Day of the Tentacle Review

The adventure game genre and I have never seemed able to get along. While I enjoyed Season 1 of The Walking Dead for its impressive storytelling and pathos-driven decision-making design scheme, its gameplay (or rather, heavy lack thereof) left me uninterested and wanting more of a challenge. The puzzles seem a trivial distraction for the player rather than a compelling addition to the overall experience, awkwardly included to force the concept of straightforward video game progression.

But the game is built upon a standard adventure game design template: search environments to collect items of seemingly little significance, only to eventually fashion them as pieces to an obstructive situational riddle as a means of advancement. So with this series being my first experience with an adventure title, I found myself apathetic in pursuing more of the same genre. Grim Fandango’s slow beginning and baffling item menu quickly hindered my interest; and my brief experiences with other Telltale series reminded me too heavily of The Walking Dead.

But I never felt discouraged from inquiry into the genre itself; with many publications I respect giving high praise to specific properties, there was bound to be something out there to peak my interest. So when John Walker of RockPaperShotgun released a list of the Top 25 Greatest Adventure Games Ever, I immediately sprang to his number one choice: Maniac Mansion 2: Day of the Tentacle. My interest only further developed when reading his commendatory description, stating, “There isn’t any doubt. It’s nice and easy: if you disagree that Day Of The Tentacle is the best adventure game of all time, you’re wrong.” So naturally, when the game was updated in HD and rereleased for PS4, I dished out the $20 and prepared for a (hopefully) transformative experience.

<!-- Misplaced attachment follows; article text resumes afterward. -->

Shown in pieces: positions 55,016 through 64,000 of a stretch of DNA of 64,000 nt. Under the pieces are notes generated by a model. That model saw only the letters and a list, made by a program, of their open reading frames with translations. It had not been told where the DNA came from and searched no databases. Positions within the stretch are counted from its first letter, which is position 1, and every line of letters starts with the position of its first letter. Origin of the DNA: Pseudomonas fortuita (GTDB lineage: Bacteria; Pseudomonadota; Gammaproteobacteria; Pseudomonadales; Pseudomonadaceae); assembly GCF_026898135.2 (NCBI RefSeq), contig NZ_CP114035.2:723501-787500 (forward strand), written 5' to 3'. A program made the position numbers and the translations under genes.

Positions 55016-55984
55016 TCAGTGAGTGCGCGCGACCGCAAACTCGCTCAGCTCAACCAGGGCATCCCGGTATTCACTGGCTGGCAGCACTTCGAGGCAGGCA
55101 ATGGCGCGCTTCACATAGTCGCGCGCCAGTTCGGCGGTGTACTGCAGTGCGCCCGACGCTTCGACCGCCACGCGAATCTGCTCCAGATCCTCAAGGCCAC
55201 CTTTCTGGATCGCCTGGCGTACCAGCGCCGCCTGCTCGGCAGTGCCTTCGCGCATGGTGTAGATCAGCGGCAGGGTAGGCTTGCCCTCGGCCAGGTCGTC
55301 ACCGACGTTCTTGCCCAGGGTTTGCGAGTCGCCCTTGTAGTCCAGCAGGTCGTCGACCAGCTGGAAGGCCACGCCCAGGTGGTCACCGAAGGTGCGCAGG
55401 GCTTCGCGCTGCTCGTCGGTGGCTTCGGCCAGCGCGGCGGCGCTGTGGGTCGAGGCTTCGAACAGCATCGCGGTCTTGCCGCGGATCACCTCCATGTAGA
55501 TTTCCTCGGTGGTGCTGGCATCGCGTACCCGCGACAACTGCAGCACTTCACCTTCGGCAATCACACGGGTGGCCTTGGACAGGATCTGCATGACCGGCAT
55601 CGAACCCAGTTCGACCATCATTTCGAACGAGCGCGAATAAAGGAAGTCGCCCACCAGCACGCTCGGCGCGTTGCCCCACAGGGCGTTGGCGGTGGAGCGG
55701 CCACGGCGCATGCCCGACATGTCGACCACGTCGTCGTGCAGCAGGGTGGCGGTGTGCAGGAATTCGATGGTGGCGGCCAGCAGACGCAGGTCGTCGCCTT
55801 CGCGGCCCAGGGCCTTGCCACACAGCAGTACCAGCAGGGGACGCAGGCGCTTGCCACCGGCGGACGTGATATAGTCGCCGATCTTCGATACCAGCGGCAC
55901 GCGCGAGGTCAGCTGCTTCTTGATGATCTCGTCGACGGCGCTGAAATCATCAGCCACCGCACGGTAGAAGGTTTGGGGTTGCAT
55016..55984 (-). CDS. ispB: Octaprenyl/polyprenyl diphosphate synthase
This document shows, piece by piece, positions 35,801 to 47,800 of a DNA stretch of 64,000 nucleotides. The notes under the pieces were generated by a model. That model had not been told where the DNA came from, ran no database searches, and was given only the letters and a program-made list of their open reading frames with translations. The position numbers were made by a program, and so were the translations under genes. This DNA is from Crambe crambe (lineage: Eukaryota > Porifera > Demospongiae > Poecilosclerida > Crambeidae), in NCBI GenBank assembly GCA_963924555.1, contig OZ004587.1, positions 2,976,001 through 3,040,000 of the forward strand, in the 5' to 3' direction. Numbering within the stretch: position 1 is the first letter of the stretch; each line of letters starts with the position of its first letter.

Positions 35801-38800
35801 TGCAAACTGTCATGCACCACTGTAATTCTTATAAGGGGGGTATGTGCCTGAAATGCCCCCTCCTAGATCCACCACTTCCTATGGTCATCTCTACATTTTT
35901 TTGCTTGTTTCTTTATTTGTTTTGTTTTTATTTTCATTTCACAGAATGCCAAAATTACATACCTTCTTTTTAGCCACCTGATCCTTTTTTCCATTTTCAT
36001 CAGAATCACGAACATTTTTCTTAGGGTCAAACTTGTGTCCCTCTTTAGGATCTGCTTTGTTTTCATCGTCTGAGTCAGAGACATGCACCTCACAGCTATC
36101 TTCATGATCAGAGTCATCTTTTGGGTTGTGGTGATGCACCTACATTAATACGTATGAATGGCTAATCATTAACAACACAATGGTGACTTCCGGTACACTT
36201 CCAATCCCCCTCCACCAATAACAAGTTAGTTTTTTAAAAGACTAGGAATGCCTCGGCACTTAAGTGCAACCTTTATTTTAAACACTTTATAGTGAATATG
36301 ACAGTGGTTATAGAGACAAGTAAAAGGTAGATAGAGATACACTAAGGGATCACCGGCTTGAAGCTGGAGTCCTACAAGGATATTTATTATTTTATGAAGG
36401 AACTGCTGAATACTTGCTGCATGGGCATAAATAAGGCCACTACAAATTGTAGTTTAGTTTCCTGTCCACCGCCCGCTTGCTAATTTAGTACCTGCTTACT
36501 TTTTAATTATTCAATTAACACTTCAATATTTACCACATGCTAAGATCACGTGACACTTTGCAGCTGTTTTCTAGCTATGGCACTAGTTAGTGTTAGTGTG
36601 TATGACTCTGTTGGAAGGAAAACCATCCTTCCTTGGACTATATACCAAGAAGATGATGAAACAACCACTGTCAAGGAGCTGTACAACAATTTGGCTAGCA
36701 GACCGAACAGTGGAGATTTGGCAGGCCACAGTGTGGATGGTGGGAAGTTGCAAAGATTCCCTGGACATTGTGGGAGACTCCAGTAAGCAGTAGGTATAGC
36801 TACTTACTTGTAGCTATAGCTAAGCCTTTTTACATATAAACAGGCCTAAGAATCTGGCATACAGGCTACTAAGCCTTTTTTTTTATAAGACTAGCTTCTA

Which is exactly what I received. Booting up DotT for the first time released a wave of 90s nostalgia through my veins with its vibrant backdrops, cartoonish animation, and nonsensical style. A slow beginning establishes the pace for the game’s entirety, but I was eager to push through and discover the magic of adventure games which I had obviously been missing out on; and fortunately, the pacing is appropriately outlined to compel the player to take their time, assess the obstacles and riddles laid before them, and logically bring the pieces together. DotT wants you to exhaust every dialogue tree — which never grows tedious thanks to the genuinely hilarious script and witty characters — urges you to scour every room of the three hotels (each parallel but separated by history), and provocatively disguises various hints in nearly every line spoken, no matter the apparent relevancy.

There’s this brilliant theme of balance elicited throughout the entirety of Day of the Tentacle; and if its absurd premise lays the foundation for any single argument, it would be that the essence of time and substance often naturally work together in reshaping the world as we see it today. Place a bottle of vinegar in a time capsule, only to return to it 400 years later and find a finely-aged wine. Spend 3.5 million quarters to shrink-dry a sweater for 200 years, and pair it with a frozen hamster after thawing it in a microwave.

Perhaps Day of the Tentacle’s greatest achievement is its consistent ability to make the illogical appear logical. In the contexts of its Chuck Jones-inspired cartoon world, the complicated puzzle design regularly comes off as appropriately implausible, disregarding truths and historical facts as to compliment the absurdity of the premise, setting, and style. There is no juxtaposition to Maniac Mansion’s environments, nor its characters, dialogue, or sequence of events. DotT is a comedy game through and through, and that allows it to revel in its genre’s limited boundaries, embracing the outlandishness without ever contradicting its brand of humor.